“And the 2nd place finisher — who will represent our club at the area contest if the 1st place winner is not able to attend — is ____ _____.”
Those are the words that I remember hearing earlier this month after competing in our club-level speech contest. Yes, I had placed 2nd. Which is also known as “first loser” in our super competitive society where winning isn’t everything; it’s the only thing.
But what if I re-frame my thinking? Is there a lesson to be learned in placing 2nd and then substituting for your club’s champion?
Why DO we compete?
Or as Colin T. William, a finalist in the 2008 World Championship of Public Speaking so aptly wrote for The Toastmaster magazine: (http://www.toastmasters.org/ToastmastersMagazine/ToastmasterArchive/2009/March/Articles/No-One-Loses.aspx)
“So what can you take from competing in [a speech contest]? Whether you reach the final round or are defeated at the club level, the potential rewards are rich and varied. They include benefiting from the following kinds of experiences:
– Speaking under pressure, and challenging yourself to be even better than you think you could be.
– Sharing a message you truly believe with an audience that needs to hear it.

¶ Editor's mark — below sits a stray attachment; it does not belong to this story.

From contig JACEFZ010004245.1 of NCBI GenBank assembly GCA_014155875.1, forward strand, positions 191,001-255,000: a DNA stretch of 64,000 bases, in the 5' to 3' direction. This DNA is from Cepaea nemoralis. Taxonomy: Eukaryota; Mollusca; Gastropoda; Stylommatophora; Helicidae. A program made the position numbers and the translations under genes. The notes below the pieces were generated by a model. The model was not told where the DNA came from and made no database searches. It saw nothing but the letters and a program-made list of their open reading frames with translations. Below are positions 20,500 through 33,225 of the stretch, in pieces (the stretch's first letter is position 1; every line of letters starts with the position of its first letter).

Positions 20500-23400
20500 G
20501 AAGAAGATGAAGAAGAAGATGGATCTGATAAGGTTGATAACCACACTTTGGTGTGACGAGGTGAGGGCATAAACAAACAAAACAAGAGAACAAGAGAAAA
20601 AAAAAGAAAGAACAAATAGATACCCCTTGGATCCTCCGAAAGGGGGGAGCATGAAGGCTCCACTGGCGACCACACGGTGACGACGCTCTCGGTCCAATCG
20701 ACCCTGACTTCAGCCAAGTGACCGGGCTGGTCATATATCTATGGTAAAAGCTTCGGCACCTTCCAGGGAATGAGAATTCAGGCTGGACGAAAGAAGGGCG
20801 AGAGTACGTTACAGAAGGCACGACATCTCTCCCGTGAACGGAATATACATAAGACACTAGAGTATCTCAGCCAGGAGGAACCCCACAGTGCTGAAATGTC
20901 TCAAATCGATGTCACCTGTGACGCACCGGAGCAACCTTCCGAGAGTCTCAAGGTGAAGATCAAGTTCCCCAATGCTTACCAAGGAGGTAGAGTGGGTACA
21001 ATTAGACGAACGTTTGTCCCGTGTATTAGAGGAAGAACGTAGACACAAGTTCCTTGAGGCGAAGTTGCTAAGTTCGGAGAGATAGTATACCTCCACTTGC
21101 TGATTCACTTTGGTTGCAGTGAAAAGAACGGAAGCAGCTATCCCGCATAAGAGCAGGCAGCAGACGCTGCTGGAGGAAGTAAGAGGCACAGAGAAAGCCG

– Meeting other strong speakers, and learning from their styles.
– Refining a speech, making it better every time you deliver it.
– Giving a speech to different audiences, from [the club level and beyond].
– Speaking in front of large and unfamiliar audiences.
– Developing and perfecting entirely new speeches if you win … and doing this in a relatively short period of time.
– Handling defeat gracefully, which all of us except one person – the ultimate winner – will have the opportunity to do.”
So there you have it. We compete so as to continually improve ourselves. And hopefully we run in such a way that others are also called to the race.
PS: And for any former district officers who’ve decided to compete now that they are eligible … Coming up with material which isn’t related to one’s duties or the administration of ones office can be fun.